Feb 19, 2010 rated it it was amazing
Shelves: favorites, 2010
This is a historical fiction novel, based on the true story of Inés Suárez, a poor Spanish woman who travels to Peru to find her husband (who left her for the adventure of the Americas) in the 1500's. Finding her husband is an excuse for her to leave her hometown and be free. In Spain she was left in limbo as basically a widow waiting for husband, who she may never have had word of. In Peru, she learns of her husband's death and then meets Pedro de Valdivia, war hero and Francisco Pizarro's fiel ...more
Ghost of the Library
I don't like historical novels

The standard detours from proven history for the sake of sales/unfulfilled romantic fantasies or just sheer laziness drives me nuts and makes me shiver in disgust, yes "reluctant empress" talking to you....

However, occasionally, either because known facts are few and somewhat unreliable or because i love the author, i 'll give it a try and perhaps, just perhaps, once in a blue moon i am pleasantly engaged and surprised.

Ines del Alma Mia (Ines of my soul in the engli
Feb 01, 2013 rated it it was amazing  ·  review of another edition
Inés of My Soul is a fantastic book to read if you enjoy fictional literature which also manages to be educational. Although, calling this book 'fictional' is not entirely true, given that Inés Suárez, as well as many of the other characters in the book such as Rodrigo de Quiroga and Pedro de Valdivia, were real, living conquistadors of the 1500's. There is an authors note at the book of the book which states;

"This novel is a work of intuition, but any similarity to events and persons related to
Linda Hart
Jan 11, 2014 rated it liked it
This book did not captivate me the way Allende's other books did. Historically, very little is known about Inés Suarez, the lone woman who left Spain for Peru with the conquistadores in the 1500's, eventually becoming one of the conquerors of Chile and wife of the Royal Governor. Allende did a wonderful job of shaping Inés's voice; transforming her from the almost anonymous historical figure she is into a passionate, admirable woman whose words and actions matter in the grand scheme of things. D ...more
Beth Cain
Aug 11, 2013 rated it did not like it  ·  review of another edition
Unfortunately, couldn't get into it. Read the first half and decided to call it quits. I just can't feel compassion for conquistadors; I keep rooting for them all to die and leave the natives alone. ...more
Aug 19, 2018 rated it liked it
Overall Ines of My Soul is a solid read. Even though I had mixed feeling over the course of my reading, I can saw both that I'm glad I got to experience it and I'm also glad to be done reading it.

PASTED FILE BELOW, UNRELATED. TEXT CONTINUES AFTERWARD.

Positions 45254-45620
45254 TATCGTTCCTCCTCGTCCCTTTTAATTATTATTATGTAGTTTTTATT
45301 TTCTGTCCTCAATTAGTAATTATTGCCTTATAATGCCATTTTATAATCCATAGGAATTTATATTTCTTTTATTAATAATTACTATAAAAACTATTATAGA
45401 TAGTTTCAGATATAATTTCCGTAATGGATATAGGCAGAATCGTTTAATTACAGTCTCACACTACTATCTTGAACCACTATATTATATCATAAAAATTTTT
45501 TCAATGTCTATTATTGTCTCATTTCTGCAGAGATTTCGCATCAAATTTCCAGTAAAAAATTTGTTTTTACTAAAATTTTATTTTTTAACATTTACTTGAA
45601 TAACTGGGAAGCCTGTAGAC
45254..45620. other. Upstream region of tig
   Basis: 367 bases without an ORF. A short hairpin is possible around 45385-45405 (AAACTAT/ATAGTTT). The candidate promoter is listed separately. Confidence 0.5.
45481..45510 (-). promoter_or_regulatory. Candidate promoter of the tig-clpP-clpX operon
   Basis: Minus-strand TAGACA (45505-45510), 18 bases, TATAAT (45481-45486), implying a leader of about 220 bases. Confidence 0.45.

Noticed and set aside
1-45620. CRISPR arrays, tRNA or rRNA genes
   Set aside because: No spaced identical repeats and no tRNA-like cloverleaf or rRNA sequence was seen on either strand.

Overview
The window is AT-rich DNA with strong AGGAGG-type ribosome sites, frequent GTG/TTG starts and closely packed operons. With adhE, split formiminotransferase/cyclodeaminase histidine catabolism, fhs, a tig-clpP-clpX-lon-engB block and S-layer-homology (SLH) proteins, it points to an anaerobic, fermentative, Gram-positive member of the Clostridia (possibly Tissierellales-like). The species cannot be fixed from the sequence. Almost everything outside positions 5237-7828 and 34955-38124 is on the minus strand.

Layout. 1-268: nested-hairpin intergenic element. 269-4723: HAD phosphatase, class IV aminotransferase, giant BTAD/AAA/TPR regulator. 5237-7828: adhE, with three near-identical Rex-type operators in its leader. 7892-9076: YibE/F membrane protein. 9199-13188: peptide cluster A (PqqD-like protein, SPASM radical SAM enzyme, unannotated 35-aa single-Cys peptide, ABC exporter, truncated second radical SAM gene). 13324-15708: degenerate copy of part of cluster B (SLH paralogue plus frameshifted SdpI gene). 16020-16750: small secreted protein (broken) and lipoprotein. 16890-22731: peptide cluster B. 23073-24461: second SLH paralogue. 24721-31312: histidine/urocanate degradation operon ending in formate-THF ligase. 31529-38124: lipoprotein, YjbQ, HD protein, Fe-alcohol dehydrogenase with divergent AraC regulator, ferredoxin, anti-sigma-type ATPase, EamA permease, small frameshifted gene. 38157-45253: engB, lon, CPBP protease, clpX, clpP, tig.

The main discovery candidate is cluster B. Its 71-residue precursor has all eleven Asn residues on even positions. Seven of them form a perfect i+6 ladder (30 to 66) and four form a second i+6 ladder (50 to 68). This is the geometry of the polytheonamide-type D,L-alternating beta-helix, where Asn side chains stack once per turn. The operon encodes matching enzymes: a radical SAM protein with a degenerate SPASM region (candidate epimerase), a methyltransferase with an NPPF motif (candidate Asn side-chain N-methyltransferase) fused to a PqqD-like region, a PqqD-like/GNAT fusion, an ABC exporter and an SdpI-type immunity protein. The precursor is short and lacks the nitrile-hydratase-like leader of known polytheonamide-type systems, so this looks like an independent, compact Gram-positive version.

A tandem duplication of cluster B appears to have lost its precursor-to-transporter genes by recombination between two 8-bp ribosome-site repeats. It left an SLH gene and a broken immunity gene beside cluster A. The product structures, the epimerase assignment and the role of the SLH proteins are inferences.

I was initially intrigued by the premise, I love obscure historical power ladies. And to find out that a 16th century city was founded in part thanks to a woman is even cooler. And what the most interesting part is is how Allende is able to show the slow progression of Ines's change from simple seamstr
Clare O'Beara
This is an astounding book about the establishment of the Spanish state of Chile. There were plenty of other people there, of course, referred to as Indians and consisting of various tribes. None of this mattered to most Spaniards, except for a workforce.

Told from the point of view of Ines, a seamstress from a decent but plain family, who was bored in Spain and followed her conquistador husband to Peru, only to discover that he had been killed, and then made herself useful to the man who was be
May 29, 2018 rated it liked it  ·  review of another edition
“Ines…” was one of the novels on the Clear Glade list that I was most looking forward to, as the topic of the Spanish conquest of South America really interests me. It is the story of Ines Suarez, a Spanish woman of modest origins who rose to become governor of the kingdom of Chile. The story is told by Ines, in her own words, but features many famous cameos- e.g., Pizarro, de Valdivia, etc.

The novel does a good job of trying to tell the story of both sides. I’ll never take the part of the conqu
Monica Hills
Jan 06, 2019 rated it liked it
History is more amazing than any fantasy portrayed on tv. This book taught me more about the conquest of South America than a history class I took in college. I only gave this novel 3 stars because at times the novel was hard to follow and went back and forth in time with a confusing number of names. The story though was impressive especially what Inés accomplished in the 16th century. It would be impressive for a man but ten times that because she was a woman and had so many constraints put on ...more
J.S. Dunn
Mar 16, 2020 rated it it was amazing
a rare 5 stars from this picky reader
Lush, richly detailed, immerses one quickly into the era and the characters. The accuracy of the historical events provides all the plot points one could desire. More would be hyperbole. No need for tacky ' plot points ' so beloved of commercialized authors these days. The history is sufficiently interesting --- if not, go watch tv!

It seems that every 20th/21st century author of South American extraction must throw in politics and a bit of magical realism; t
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Isabel Allende Llona is a Chilean-American novelist. Allende, who writes in the "magic realism" tradition, is considered one of the first successful women novelists in Latin America. She has written novels based in part on her own experiences, often focusing on the experiences of women, weaving myth and realism together. She has lectured and done extensive book tours and has taught literature at s ...more